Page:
" We Have Always Lived In The Castle" ~ Shirley Jackson

**** Big Fat Spoiler Alert. Plot details will be discussed without limit.****

Somehow this one slipped by me for the first 54 years of my life. I’ve just finished my first read of it.

I’m interested in talking about it, and other Shirley Jackson works- since I’m hooked and wish to find her other novels and short stories. ( I did read “The Lottery” in Jr. High. Must re-read it ).

The only thing I want to throw out for now by way of starting a dialogue is the fact that redemption seemed mighty undeserved and yet the redemption of the villagers at the end occurred anyway. Despite the horrific acts just prior.

Why? It’s entirely out of character with everything we’ve been presented with so far. It’s clear we are dealing with an Unreliable Narrator, and maybe I should keep that more in mind. But…it’s too pat for me. The sudden turnabout.

On a larger scale, I spent most of the book wondering if the entire thing was a construct inside of the head of Constance who had in real life been imprisoned for multiple murders.

OR- that Merricat did indeed commit the crimes and her older sister, always the protector, took the fall for it.

Much to ponder here.

I didn’t want to see this just drop off the page, so my 2¢:

I read it better than 30 years ago, and only remember the title and the odd Merricat name. Sorry.

I read “The Haunting of Hill House” because Stephen King recommended it in “Danse Macabre.” Except for the opening (also the closing) paragraph, it was a snore. No likable characters; didn’t care what happened to any of them–I was rooting for the house! King’s re-cap of Jackson’s story of how the novel came to be written was more chilling than the book itself.

Odd. I’m pretty well-read, but I’ve never heard of this book until last week, when it was chosen by my book group. Looks like both of us missed out.

I loved The Lottery as a kid.

You know, I almost used Merricat as my doper name.

Yeah, definitely an unreliable narrator, and maybe shared psychosis. I kind of felt that the offerings from the villagers were just that…offerings, motivated by fear and awe as the sisters took on a sort of mythical status.

I love this novel. Her cat telling her stories. Scream and gobble. The casual line about how on Tuesdays (or whatever day it was, I’m in another building and don’t have the book at hand) “I dress in their things”.

Me too, and the one thing I remember is the poem:

Merricat, said Connie, will you have a cup of tea?
Oh no, said Merricat, you’ll poison me!

Oddly enough, the cover is included in a spread of classic Penguin paperback covers in an ad in today’s NYT Book Review.

I haven’t read the “Castle” book yet but a few random comments about Shirley Jackson, who I first came across via the Haunting of Hill House novel and developed an interest in after reading that and some other works, including a short story collection.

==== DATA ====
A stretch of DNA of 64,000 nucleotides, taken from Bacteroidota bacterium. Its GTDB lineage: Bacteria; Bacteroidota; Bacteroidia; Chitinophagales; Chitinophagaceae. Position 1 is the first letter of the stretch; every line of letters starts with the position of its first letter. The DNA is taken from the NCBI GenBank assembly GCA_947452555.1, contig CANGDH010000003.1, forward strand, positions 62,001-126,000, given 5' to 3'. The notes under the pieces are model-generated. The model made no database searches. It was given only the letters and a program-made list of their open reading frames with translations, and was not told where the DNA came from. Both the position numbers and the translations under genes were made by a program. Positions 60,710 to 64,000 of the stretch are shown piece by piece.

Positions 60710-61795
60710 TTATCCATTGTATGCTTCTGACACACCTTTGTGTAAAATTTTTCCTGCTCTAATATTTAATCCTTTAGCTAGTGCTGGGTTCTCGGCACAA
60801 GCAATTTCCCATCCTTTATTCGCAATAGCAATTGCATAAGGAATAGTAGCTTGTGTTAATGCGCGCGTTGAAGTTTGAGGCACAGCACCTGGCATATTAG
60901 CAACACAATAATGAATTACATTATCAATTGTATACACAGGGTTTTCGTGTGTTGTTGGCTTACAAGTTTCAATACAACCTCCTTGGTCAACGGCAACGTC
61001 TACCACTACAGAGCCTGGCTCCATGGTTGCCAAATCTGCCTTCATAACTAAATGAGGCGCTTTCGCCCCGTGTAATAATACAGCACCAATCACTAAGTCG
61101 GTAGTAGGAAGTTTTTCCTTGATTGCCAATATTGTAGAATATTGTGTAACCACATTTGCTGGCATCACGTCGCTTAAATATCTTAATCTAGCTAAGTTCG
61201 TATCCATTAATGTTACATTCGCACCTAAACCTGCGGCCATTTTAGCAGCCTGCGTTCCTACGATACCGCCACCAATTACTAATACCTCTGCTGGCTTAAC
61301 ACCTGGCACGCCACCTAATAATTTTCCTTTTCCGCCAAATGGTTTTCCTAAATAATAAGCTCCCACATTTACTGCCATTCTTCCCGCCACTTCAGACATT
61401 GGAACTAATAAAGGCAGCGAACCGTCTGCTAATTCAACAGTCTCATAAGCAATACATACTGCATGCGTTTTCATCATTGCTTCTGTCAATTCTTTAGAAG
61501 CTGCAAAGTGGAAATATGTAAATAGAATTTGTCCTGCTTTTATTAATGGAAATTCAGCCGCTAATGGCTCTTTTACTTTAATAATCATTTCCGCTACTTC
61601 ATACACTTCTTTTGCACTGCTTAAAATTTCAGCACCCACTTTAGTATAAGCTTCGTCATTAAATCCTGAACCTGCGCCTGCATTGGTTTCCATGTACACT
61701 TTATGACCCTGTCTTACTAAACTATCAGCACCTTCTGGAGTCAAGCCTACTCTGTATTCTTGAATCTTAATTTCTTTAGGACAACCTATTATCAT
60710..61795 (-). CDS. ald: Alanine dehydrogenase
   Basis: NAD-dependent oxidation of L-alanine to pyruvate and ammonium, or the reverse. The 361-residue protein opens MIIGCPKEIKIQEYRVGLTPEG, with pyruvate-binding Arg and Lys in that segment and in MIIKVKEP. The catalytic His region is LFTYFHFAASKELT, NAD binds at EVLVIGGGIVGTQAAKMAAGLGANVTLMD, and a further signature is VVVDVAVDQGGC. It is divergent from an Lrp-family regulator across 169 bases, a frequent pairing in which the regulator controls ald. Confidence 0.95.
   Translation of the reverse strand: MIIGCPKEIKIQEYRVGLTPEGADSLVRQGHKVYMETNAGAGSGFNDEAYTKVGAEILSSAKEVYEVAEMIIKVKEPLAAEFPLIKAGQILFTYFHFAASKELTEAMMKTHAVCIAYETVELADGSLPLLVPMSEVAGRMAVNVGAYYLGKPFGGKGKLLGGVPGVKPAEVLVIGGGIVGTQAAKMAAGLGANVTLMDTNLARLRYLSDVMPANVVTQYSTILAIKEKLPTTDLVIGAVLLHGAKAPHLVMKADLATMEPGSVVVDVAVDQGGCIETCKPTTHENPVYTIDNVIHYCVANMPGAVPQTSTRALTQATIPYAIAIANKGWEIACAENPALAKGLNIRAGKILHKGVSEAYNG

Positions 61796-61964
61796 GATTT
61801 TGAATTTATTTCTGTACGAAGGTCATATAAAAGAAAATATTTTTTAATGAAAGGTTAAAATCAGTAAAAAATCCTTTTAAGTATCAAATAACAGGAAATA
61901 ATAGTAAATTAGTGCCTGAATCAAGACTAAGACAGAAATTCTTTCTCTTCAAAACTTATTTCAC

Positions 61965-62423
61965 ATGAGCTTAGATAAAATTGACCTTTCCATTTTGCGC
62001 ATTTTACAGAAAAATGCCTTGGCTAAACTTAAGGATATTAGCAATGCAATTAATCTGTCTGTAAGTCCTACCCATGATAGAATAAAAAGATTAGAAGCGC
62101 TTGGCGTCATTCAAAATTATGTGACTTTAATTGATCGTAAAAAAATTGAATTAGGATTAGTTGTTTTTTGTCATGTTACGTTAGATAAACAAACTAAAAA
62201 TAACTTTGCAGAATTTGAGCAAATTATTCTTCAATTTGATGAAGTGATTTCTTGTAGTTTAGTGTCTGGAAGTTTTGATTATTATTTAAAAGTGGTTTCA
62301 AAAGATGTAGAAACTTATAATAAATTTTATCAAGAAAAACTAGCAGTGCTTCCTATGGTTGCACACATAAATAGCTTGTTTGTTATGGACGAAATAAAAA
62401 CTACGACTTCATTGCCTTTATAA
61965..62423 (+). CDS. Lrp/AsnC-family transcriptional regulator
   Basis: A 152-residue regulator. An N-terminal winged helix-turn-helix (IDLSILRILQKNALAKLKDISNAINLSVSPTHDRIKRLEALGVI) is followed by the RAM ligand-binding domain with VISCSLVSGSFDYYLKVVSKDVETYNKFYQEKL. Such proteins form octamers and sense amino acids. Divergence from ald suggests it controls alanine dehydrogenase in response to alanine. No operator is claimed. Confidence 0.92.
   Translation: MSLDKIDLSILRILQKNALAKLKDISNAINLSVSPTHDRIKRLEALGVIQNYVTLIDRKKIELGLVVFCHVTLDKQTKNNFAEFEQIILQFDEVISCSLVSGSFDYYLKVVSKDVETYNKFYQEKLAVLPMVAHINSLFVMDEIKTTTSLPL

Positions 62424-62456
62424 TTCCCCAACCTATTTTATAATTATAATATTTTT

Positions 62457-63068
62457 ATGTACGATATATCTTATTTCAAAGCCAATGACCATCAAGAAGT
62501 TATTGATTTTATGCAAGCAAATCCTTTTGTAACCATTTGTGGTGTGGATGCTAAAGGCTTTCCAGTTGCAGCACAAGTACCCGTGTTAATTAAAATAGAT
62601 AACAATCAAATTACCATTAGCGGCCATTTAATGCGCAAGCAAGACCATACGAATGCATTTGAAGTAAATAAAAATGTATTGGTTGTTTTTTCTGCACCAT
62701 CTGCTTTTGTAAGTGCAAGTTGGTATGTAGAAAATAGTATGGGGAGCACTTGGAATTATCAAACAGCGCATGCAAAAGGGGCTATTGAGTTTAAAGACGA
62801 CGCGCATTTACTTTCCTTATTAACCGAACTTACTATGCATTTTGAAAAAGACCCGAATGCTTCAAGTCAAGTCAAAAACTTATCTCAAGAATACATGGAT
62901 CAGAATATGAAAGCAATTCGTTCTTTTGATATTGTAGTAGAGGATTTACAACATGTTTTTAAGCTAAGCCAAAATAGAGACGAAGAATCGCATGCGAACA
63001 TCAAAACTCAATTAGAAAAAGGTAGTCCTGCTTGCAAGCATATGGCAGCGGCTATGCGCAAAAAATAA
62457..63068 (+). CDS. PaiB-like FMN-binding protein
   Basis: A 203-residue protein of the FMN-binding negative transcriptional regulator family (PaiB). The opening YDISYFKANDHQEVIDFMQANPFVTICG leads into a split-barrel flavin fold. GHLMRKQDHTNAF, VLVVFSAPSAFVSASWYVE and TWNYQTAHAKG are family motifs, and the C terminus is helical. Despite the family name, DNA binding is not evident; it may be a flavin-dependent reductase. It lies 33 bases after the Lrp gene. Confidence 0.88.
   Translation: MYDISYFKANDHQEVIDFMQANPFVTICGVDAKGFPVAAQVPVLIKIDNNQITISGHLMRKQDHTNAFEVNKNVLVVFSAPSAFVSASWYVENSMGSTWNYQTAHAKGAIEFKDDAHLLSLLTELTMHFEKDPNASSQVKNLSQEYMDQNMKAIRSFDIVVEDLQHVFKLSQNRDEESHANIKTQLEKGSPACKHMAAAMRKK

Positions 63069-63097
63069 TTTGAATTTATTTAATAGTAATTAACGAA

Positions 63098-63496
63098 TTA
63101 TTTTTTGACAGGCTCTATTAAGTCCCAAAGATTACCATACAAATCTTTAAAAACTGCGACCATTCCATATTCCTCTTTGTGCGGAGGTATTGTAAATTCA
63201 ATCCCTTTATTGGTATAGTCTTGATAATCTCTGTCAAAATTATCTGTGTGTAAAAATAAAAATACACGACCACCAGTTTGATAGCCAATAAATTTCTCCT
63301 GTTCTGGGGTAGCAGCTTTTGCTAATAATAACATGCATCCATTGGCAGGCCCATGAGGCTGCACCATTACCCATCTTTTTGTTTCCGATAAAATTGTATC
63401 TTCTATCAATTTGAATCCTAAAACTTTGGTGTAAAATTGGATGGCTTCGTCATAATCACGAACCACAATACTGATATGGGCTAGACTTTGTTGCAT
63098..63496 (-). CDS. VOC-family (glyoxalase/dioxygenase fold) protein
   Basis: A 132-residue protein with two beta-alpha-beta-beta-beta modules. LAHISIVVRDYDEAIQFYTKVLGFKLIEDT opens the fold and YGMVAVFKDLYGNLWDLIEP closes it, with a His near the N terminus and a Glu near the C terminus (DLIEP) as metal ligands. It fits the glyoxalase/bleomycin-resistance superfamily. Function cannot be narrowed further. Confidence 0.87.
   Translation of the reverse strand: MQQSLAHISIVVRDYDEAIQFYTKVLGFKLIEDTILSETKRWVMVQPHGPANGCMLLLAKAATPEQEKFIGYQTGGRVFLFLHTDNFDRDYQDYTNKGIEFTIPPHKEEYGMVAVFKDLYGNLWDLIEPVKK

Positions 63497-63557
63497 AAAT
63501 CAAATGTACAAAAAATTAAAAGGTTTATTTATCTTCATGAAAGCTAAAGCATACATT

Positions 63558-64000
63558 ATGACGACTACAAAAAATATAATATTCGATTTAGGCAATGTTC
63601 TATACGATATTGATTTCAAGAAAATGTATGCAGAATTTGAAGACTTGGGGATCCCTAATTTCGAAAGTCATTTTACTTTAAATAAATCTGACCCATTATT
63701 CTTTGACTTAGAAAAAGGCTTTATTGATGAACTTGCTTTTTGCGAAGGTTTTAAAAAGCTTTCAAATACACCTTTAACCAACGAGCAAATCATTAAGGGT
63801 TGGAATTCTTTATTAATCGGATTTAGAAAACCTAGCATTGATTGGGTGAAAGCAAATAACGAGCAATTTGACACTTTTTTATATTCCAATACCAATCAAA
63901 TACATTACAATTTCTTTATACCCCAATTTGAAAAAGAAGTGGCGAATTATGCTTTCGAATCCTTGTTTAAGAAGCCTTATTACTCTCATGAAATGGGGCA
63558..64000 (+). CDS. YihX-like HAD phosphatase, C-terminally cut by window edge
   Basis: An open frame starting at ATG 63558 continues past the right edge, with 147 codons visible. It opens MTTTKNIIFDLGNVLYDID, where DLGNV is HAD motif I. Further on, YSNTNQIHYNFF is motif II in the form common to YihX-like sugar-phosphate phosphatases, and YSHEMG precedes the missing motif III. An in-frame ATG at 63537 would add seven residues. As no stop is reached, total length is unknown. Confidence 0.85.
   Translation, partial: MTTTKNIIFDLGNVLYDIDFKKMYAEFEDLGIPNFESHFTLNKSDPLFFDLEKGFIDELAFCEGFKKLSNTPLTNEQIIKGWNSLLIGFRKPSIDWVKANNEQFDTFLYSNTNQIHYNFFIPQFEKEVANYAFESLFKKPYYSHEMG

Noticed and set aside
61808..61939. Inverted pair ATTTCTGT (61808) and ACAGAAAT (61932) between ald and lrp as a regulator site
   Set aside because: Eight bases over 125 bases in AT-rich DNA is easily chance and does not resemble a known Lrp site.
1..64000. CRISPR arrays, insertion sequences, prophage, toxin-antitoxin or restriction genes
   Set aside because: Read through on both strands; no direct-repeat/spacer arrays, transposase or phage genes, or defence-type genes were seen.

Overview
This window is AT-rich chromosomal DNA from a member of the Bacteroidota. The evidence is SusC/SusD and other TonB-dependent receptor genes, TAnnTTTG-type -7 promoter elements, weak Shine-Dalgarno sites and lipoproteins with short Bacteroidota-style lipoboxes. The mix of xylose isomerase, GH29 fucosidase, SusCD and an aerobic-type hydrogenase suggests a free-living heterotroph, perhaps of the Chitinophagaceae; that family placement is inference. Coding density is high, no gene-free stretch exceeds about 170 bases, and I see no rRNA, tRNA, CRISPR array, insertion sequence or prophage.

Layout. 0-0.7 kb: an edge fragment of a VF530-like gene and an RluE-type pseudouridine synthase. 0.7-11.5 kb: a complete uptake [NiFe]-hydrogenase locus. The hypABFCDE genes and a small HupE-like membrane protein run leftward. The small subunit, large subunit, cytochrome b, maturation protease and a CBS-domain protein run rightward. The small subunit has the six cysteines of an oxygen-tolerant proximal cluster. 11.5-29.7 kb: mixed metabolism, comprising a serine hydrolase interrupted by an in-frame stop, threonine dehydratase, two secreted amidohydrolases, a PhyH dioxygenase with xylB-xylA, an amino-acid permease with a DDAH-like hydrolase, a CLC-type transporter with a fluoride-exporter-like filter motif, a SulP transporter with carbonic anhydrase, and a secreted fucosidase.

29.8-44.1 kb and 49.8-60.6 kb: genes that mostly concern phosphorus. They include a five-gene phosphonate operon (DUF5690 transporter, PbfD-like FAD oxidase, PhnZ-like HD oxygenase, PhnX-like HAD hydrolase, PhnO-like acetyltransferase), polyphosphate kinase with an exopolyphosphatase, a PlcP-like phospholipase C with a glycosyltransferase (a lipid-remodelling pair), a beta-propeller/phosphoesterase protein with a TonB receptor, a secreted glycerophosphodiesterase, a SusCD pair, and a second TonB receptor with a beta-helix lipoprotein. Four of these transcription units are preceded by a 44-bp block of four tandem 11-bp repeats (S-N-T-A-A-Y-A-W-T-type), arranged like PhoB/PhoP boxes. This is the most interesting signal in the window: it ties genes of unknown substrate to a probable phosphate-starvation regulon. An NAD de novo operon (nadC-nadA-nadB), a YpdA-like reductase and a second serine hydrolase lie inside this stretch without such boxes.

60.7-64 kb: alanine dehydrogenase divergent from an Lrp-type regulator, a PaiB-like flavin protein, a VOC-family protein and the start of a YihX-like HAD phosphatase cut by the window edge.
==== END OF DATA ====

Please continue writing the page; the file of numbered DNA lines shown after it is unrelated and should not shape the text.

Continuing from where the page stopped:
I wasn’t aware of what Stephen King had said about Haunting but I thoroughly enjoyed it (and incidentally also thought the 1963 film The Haunting with Claire Bloom and Julie Harris, which was faithfully based on the book, was excellent – probably the best movie in the haunted-house genre ever made). In fact it was because of the movie that I bought the book, and hence discovered Jackson.

Jackson for the most part had an unhappy life and sadly died at a relatively young age, and the New Yorker traces how her frustrations are reflected in much of what she wrote. Most of her short stories seem to be rather odd for just that reason; maybe it’s just me, but they seem to have the peculiar attribute of setting what is often a very intriguing scenario and then abruptly ending, leaving a kind of vacuous ambiguity. It’s actually a rather fascinating style.

One book that differs radically from all the others is a warm and humorous account of Jackson’s family life in the Vermont countryside in the early 50s called Life Among the Savages. It belies much of the sadness of her life and is entirely bright and upbeat, and parts of it are really very funny. The part where she visits the bank at Christmas time looking for a loan, with her two little daughters in tow, is just priceless. :slight_smile:

What did you decide? I concluded that Merricat really did kill them, just as the two sisters discuss towards the end of the book.

I read this book over the summer during a long flight. I enjoyed it immensely.
I concluded the same thing that Merricat killed the family. I was confused why Constance allowed the Uncle to think Merricat was dead, but then I suppose it was easier to take the blame for Merricat if she was “dead”.